Long before "girl power" was in vogue and Beyonce had added her voice to the mix, one young woman was already learning what it took to be strong.
"I was a tomboy farm girl, I guess," Tiffany Smiley said as she reminisced about growing up north of Pasco, Wash., miles from town, and often sporting bows and ribbons in her hair. "Those country girl experiences shaped my toughness. If you got bucked off your horse, you had to get back on. And if your steer kicked you in the leg, you still had to go back out and keep working to train him properly."
Little did Tiffany realize during her teen and college years how courage and determination would play out in the days ahead. America was at peace and the future beckoned. In time, there would be a fiance on her arm and a registered nursing degree in her pocket.
"It was like this picture of the American dream," she said, thinking back to that idyllic period while husband-to-be Scott prepared at West Point and she studied at Whitworth College.
"Here he's going to be this military academy graduate and he's marrying this nurse, and the future is going to be bright, and our new last name is Smiley. Oh, it's just wonderful!" she said in a lilting voice.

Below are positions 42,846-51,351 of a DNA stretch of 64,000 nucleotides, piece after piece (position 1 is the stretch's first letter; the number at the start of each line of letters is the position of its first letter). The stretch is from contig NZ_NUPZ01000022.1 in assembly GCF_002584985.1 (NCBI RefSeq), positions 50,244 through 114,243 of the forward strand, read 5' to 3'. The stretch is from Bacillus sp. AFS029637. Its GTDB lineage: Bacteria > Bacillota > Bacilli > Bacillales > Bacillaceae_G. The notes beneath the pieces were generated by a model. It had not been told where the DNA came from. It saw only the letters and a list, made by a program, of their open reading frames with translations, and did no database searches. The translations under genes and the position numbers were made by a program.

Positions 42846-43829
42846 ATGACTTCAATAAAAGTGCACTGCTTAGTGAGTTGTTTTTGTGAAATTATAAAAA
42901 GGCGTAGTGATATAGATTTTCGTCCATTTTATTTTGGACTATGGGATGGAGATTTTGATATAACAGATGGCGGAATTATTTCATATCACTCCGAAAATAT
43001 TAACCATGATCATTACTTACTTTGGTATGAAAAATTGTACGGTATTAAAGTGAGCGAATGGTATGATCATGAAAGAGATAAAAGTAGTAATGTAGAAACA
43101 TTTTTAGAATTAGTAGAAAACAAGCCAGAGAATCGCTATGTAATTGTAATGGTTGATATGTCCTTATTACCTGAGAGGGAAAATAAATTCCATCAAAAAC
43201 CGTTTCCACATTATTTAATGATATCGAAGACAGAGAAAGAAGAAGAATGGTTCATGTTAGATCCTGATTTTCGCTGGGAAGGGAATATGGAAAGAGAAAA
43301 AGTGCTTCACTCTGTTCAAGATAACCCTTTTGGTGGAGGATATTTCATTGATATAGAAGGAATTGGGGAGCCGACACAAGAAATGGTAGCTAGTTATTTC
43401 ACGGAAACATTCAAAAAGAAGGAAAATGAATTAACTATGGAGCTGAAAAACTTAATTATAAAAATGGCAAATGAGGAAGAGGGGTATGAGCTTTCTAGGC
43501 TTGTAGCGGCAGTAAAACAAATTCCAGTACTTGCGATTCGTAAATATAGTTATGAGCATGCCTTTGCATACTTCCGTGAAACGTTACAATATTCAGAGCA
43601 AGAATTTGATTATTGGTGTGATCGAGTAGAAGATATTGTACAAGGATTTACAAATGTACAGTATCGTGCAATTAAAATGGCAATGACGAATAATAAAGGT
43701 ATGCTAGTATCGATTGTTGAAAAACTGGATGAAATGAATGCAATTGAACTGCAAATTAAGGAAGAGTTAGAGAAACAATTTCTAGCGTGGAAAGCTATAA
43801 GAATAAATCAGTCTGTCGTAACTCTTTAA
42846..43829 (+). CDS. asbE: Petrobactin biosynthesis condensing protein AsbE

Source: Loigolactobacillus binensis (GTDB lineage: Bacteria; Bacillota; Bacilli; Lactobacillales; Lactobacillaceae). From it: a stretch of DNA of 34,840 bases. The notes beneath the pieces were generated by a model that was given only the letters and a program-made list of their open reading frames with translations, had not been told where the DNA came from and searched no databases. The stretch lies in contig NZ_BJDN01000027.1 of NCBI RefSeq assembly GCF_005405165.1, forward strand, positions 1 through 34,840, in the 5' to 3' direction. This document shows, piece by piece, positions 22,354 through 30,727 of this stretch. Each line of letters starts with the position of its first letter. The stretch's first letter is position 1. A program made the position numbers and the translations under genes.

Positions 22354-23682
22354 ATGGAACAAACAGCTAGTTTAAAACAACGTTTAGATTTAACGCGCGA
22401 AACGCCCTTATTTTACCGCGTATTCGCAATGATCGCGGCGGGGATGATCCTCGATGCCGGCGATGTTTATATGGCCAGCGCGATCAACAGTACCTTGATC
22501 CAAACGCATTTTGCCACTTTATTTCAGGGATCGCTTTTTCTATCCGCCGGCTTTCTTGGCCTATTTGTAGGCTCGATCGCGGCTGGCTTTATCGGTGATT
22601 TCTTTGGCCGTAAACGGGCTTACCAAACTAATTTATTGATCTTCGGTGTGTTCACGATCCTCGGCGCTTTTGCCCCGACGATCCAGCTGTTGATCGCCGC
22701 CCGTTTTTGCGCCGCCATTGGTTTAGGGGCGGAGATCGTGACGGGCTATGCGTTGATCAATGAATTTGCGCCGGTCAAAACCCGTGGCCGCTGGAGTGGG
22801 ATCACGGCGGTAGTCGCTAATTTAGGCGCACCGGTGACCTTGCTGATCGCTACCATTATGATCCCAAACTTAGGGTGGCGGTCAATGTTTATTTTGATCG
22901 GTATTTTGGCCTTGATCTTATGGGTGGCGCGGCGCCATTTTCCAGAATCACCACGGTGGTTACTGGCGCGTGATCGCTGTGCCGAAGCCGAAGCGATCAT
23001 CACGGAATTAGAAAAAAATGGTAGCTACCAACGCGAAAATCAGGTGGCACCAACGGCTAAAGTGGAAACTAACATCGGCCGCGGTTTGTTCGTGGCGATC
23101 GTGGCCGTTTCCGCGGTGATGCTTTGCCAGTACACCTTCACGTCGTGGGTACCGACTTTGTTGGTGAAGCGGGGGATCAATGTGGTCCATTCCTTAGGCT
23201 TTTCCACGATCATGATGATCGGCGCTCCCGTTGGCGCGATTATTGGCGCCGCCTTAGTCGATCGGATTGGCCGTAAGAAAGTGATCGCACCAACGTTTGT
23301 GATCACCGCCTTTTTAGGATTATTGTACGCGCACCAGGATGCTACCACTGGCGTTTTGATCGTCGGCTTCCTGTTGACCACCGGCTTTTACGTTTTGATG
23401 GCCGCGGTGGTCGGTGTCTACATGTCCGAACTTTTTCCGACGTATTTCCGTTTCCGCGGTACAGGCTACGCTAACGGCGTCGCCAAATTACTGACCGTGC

But before the marriage vows could even be rehearsed, the picture changed on Sept. 11, 2001, when the U.S. homeland was attacked. In a changed world, Scott and Tiffany both went on to complete their education. But their "perfect" life together had shifted, too. Within six months of their wedding, Scott was deployed to Iraq.
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It wasn't the life Tiffany had expected, but she powered through her feelings of disappointment.
"I sort of felt like this isn't fair, that this isn't the future I thought we were going to have," Tiffany said, reflecting on the heart-to-heart talk she and her husband had before he left, how her support was key to his success. "In that moment I realized, 'Oh wow, I'm serving too. This is my sacrifice as well.' "
Initially thrown by the turn of events, Tiffany now felt ready to ride out whatever came during Scott's 2004 deployment in Iraq. But no one could see ahead to what that sacrifice would look like until one night when her world went dark.
The devastating news came on April 6, 2005, with a single phone call from her husband's commanding officer.